11. Alan said:

    > This newsgroup is for C language related questions. The OP is asking a
    > more generalized question.


    No, he was asking for an explanation of binary mode and text mode in C
    streams.

    >
    > The OP may find help here -
    > http://en.wikipedia.org/wiki/Binary_arithmetic


    Unlikely, since he was not asking about binary arithmetic.

    > A byte is always 8 bits by definition!!!


    Not true in C. I've used a system with 32-bit bytes, and I'm by no means the
    only one here who has done so.

    >> A char is garunteed by the standard to be atleast
    >> 8 bits but it could be more.

    >
    > A character is not some arbitrary size.


    It is exactly CHAR_BIT bits wide, and CHAR_BIT is at least 8 but can be
    more.

    > A character is either one Byte
    > (ie
    > 8 bits) or in the case of Unicode it is two Bytes (ie 16 bits).


    No, a character is always exactly one byte in size. If a Unicode glyph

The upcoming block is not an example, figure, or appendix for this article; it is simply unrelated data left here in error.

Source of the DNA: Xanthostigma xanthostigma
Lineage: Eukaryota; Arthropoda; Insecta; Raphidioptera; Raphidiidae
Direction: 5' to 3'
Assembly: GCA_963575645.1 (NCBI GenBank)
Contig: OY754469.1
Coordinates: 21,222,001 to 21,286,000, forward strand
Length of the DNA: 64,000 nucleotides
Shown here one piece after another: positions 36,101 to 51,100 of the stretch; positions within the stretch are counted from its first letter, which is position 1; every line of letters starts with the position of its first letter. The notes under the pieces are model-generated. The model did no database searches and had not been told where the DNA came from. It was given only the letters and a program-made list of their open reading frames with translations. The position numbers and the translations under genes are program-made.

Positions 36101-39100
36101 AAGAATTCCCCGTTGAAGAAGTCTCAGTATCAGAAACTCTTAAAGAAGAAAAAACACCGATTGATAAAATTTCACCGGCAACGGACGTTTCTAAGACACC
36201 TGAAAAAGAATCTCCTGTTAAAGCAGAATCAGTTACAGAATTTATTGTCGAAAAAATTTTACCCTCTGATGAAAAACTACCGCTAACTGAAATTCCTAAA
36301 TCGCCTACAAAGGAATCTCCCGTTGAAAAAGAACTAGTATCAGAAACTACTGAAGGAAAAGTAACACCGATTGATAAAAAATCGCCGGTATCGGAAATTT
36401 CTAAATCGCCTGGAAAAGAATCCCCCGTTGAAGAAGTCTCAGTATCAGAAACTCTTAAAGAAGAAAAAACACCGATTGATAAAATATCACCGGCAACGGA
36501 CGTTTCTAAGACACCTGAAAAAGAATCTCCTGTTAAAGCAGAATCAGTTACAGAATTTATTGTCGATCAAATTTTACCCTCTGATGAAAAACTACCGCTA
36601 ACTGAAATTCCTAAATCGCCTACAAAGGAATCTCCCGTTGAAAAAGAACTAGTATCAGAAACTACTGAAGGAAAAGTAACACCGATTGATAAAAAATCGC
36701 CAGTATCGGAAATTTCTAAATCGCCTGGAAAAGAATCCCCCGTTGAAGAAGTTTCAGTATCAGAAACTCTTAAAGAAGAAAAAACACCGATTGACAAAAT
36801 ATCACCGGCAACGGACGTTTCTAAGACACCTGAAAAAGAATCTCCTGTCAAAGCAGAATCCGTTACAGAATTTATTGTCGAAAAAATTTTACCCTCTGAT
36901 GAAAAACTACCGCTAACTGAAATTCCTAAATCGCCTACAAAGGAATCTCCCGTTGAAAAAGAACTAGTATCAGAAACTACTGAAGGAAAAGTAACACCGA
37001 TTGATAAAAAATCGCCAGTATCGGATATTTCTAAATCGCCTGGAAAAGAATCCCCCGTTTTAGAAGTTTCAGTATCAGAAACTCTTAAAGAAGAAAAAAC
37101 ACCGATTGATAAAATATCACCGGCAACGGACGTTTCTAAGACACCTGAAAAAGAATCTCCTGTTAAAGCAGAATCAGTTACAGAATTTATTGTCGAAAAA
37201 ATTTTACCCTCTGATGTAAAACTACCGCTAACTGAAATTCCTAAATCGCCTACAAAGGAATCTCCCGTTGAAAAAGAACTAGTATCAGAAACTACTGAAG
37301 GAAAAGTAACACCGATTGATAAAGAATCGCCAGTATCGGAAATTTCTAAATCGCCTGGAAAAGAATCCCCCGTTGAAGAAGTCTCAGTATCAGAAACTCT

representation won't fit in a single byte, then it won't fit in a character
    either, but will have to make do with a "wide character".

    > BTW - the word is "guaranteed".


    Careful - those who live by the spelling flame will die by the spelling
    flame.

    >>> You will find more if you google for "binary arithmetic".

    >>
    >> What has binary arithmetic got to do with C streams?

    >
    > Don't you know??


    No. Please explain the connection.

    --
    Richard Heathfield
    "Usenet is a strange place" - dmr 29/7/1999
    http://www.cpax.org.uk
    email: rjh at above domain (but drop the www, obviously)
    Richard Heathfield, May 14, 2006
    #11
  12. vim

    Alan Guest

    Richard Heathfield wrote:

    > Parahat Melayev said:
    >
    >>
    >> vim wrote:
    >>> hello everybody
    >>> Plz tell the differance between binary file and ascii

    >>
    >> Mate, you are in big trouble now.

    >
    > No, he isn't.
    >
    >> You just used 'silly' 'Plz'.

    >
    > Yes, he did.
    >
    >> And this question is off-topic for someone.

    >
    > No, it isn't. But in some ways, your answer is.
    >
    >> If we come to answer. Every file is binary

    >
    > The C Standard does not guarantee this.
    >
    >> but when you open ASCII file,